Is Peyton Manning Part of a Secret Doping Ring?

A new investigation alleges that the quarterback and other pro athletes regularly received human growth hormone.
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A new investigation alleges that the quarterback and other pro athletes regularly received human growth hormone.
What did you do, Peyton? (Photo: Aron Ontiveroz/Getty Images)

What did you do, Peyton? (Photo: Aron Ontiveroz/Getty Images)

Denver Broncos quarterback Peyton Manning is one of several major athletes who reportedly received human growth hormone (HGH), the performance-enhancing drug banned by the NFL, through a secret doping ring at a Texas clinic, an explosive new documentary from Al Jazeera alleges.

The documentary, titled "The Dark Side: Secrets of the Sports Dopers," is the result of a months-long investigation in which British hurdler Liam Collins went "undercover" for the network to examine and expose the ubiquity of performance-enhancing drugs in major sports around the world. Other American athletes fingered by Collins in his investigation include the Green Bay Packers' Mike Neal and Julius Peppers, Pittsburgh Steelers' James Harrison, and the Philadelphia Phillies' Ryan Howard, among others.

Here's the part that concerns Manning, per the Huffington Post:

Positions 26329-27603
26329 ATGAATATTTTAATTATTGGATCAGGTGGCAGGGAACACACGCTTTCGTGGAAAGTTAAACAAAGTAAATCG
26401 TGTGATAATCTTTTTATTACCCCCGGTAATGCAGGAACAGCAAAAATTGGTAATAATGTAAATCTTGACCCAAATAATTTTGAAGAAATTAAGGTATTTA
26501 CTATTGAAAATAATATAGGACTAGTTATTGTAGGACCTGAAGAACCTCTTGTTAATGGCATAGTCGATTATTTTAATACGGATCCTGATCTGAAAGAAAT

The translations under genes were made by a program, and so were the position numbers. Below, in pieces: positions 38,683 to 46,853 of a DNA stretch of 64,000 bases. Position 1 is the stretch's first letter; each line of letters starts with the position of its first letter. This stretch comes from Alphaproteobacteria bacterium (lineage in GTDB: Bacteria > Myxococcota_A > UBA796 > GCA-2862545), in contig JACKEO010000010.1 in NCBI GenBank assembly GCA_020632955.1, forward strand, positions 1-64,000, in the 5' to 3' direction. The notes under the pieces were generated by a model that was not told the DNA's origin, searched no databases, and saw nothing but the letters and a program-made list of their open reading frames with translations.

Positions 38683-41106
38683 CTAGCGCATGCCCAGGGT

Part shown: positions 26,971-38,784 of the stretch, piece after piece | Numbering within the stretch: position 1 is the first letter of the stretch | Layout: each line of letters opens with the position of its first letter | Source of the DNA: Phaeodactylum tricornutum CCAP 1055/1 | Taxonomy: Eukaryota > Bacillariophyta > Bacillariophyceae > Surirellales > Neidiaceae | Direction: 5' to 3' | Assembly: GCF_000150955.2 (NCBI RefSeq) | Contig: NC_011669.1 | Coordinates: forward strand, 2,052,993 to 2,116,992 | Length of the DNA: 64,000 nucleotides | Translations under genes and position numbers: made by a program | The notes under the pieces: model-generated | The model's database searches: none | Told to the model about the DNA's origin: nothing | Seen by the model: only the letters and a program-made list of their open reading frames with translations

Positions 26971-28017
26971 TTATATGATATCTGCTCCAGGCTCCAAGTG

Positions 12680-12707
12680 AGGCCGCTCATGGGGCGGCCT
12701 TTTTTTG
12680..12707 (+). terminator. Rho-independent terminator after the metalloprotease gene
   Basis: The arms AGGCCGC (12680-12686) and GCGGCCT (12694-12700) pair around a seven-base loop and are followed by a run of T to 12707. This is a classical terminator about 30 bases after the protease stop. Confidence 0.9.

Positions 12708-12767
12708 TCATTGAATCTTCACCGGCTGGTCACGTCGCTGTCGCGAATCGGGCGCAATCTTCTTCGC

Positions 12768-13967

As part of the investigation, Collins connected with Charlie Sly, a pharmacist based in Austin, Texas, who worked at the Guyer Institute, the Indiana-based anti-aging clinic, in 2011.

Manning missed the 2011 season, when he was a member of the Indianapolis Colts, after undergoing neck surgery. In the documentary, Sly tells Collins, who is taking secret video of his interactions, that he was “part of a medical team that helped [Manning] recover” from the surgery. Sly alleges that the clinic mailed growth hormone and other drugs to Manning’s wife, Ashley Manning, so that the quarterback’s name was never attached to them.

“All the time we would be sending Ashley Manning drugs,” Sly says in the video. “Like growth hormone, all the time, everywhere, Florida. And it would never be under Peyton’s name, it would always be under her name.”

The credibility of this report hinges on whether or not you believe Sly, which Al Jazeera appears to. But according to the Huffington Post, Sly later "backtracked" during subsequent interviews with Al Jazeera, saying "that his claims about supplying the drugs to athletes were ‘false and incorrect.’ and that Collins "took advantage of him while Sly was grieving the death of his fiancée.”

For his part, Manning denied the allegations. “The allegation that I would do something like that is complete garbage and is totally made up," he said in a statement. "It never happened. Never. I really can’t believe somebody would put something like this on the air. Whoever said this is making stuff up.” 

Sports Illustrated notes that the NFL only began testing for HGH back in October 2014, so there's no real way to prove that Manning actually used the drug back in 2011. 

You can watch the entire Al Jazeera documentary below: